"Why should they come? They have their land and we have ours - they don't have the right to take our land" retorted Mei, an old lady from Nongkhlieh elaka of Jaintia hills in Meghalaya, on being asked about the coming of the cement plants and the coal miners to their area.

More than a year ago, this was a commonly-shared sentiment in all the agricultural communities of the nine villages situated in what is also known as the Shnongrim ridge. Bah Karlin Phyrngap, who hails from Shnongrim village and has been voicing concerns for the area, says that "we may be poor and our area may be very small but all the people here make a living off their land. God has blessed this land and it bears fruit ... but if the government allows industries to flourish all this land will be destroyed".

His fears are now slowly but surely becoming a reality. The beginning was the clearance given for setting up Cosmos Cements Ltd after a public hearing in 2009, despite objections from all the nine villages of Nongkhlieh Elaka. Though the company is situated in the adjacent Sutnga area (a disputed area according to the people of Nongkhlieh), the 230-hectare captive limestone mines proposed for the plant are located on the Sutnga-Nongkhlieh ridge.

For a few, the coming of cement plants and mining will assist in bringing development to the area, but Bah Karlin is fast to question this development. "It may be economically viable - but we are just 1000 people. When a factory is set up 10,000 people will come, who will benefit from the schools, health centres and other things they set up? Not us, they will end up destroying our land, and pollute our environment, we may not even get water to drink", he says.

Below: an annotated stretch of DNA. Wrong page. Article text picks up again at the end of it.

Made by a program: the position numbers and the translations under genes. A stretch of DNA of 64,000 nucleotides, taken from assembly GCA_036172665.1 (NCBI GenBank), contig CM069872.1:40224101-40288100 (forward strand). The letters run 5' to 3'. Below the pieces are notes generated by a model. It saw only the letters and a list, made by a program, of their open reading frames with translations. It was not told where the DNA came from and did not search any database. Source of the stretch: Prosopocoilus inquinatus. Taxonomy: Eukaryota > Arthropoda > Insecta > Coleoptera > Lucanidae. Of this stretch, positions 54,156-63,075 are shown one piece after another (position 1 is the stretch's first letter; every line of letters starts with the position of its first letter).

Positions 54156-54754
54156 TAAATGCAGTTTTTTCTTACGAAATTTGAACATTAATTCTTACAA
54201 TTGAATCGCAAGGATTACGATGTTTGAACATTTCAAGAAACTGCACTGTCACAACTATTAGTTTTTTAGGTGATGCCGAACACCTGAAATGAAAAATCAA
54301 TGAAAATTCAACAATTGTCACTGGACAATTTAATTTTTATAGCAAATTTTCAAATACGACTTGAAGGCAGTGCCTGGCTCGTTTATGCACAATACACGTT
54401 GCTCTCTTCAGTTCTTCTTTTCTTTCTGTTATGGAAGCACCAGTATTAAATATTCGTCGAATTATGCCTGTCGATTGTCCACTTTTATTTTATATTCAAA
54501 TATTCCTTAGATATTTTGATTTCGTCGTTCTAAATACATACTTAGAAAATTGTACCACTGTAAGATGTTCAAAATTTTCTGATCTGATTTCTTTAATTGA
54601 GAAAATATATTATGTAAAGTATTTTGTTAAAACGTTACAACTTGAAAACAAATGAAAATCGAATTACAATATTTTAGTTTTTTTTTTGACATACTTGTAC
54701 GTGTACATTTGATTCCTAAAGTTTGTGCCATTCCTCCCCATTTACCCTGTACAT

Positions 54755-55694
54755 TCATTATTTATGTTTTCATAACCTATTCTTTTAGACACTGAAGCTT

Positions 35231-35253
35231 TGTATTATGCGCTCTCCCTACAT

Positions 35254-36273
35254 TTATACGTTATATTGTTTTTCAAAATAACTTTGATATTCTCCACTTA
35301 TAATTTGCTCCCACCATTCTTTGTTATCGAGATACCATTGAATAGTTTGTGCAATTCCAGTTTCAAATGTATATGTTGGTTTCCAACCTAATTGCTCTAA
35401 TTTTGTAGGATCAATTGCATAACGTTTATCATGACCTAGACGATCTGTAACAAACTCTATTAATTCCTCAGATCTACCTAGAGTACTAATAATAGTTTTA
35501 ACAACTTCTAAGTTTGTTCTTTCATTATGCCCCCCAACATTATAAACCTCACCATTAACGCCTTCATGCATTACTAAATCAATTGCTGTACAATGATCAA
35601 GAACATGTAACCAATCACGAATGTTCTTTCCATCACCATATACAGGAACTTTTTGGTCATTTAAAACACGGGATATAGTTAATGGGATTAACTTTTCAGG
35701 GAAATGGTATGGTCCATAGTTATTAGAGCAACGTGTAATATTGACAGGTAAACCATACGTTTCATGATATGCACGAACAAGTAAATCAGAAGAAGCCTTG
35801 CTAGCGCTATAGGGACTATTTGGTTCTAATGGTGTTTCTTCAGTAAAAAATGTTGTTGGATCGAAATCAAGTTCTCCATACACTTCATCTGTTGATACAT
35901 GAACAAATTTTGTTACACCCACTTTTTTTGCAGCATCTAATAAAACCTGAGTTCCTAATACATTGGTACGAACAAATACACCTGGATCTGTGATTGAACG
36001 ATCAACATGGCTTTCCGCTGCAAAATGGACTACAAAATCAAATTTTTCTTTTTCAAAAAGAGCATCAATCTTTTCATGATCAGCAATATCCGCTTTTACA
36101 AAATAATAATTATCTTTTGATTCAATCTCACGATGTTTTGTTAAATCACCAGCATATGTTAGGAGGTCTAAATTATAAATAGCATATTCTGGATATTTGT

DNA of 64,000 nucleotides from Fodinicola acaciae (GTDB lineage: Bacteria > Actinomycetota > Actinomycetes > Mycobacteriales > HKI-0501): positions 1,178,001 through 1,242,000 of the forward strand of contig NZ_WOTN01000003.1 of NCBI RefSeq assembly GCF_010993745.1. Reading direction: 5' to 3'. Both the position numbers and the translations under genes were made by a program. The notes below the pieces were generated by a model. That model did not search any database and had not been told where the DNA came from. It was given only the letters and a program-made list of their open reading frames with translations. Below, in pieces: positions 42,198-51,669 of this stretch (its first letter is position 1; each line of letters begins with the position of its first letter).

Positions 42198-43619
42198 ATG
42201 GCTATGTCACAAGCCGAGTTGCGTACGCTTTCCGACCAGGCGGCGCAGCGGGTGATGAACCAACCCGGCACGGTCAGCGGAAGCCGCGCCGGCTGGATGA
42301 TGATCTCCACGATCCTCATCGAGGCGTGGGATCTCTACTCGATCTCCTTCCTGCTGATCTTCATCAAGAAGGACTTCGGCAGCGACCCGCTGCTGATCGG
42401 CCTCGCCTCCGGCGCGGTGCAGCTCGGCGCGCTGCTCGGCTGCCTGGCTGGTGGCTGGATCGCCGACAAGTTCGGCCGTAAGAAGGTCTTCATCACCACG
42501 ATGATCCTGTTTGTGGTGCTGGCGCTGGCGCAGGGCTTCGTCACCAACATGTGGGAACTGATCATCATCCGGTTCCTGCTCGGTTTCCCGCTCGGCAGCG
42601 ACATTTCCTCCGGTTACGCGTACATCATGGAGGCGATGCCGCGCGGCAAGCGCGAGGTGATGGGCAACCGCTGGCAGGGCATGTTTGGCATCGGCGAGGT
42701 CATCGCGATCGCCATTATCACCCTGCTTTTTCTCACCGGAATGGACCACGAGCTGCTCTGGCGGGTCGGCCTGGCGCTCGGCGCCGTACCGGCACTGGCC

Bryan Daly Kharpran, general secretary and founder of the Meghalaya Adventurers Association, who has been caving in the ridge for 10 years now, is melancholic when he talks about hearing and sighting a group of hillock gibbons at Lum Thangbrew (a hill situated a slight distance from the caver's temporary camp). "Earlier, there was forest cover all around and one could hear wild animals, but now you can't hear them, the land is barren", he says. Fellow spelunker Simon Brooks, who is from the United Kingdom, has also observed the drastic changes when he tells us that "In 1999 there was twice as much forest cover in the Shnongrim Ridge. Now there is just so much difference".

The area has approximately 400 million tonnes of limestone deposit which is just a few feet below ground level and coal deposits further below.

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Nongkhlieh Elaka, which is in the north east of Jaintia hills district is now a scarred land. Gargantuan mining equipment, heaps of coal and limestone, barren open lands and felled trees are now characteristics of what once were vast expanses of open and dense forest along with green grasslands. Scarcity of water has become an issue in an area which is the catchment for some of the rivers of Jaintia Hills, since many of the springs are drying up because "of the lowering water table" according to Bryan Kharpran. Shortage of rainfall and erratic rains also add to the existent water woes.

The area has approximately 400 million tonnes (inferred) of limestone deposit which is just a few feet below ground level and tonnes of coal deposits below, attracting several miners and cement plant owners. Though coal mining and limestone quarrying has had a fastidious growth in Jaintia Hills, Nongkhlieh has been one of the few areas that resisted the industrial owners.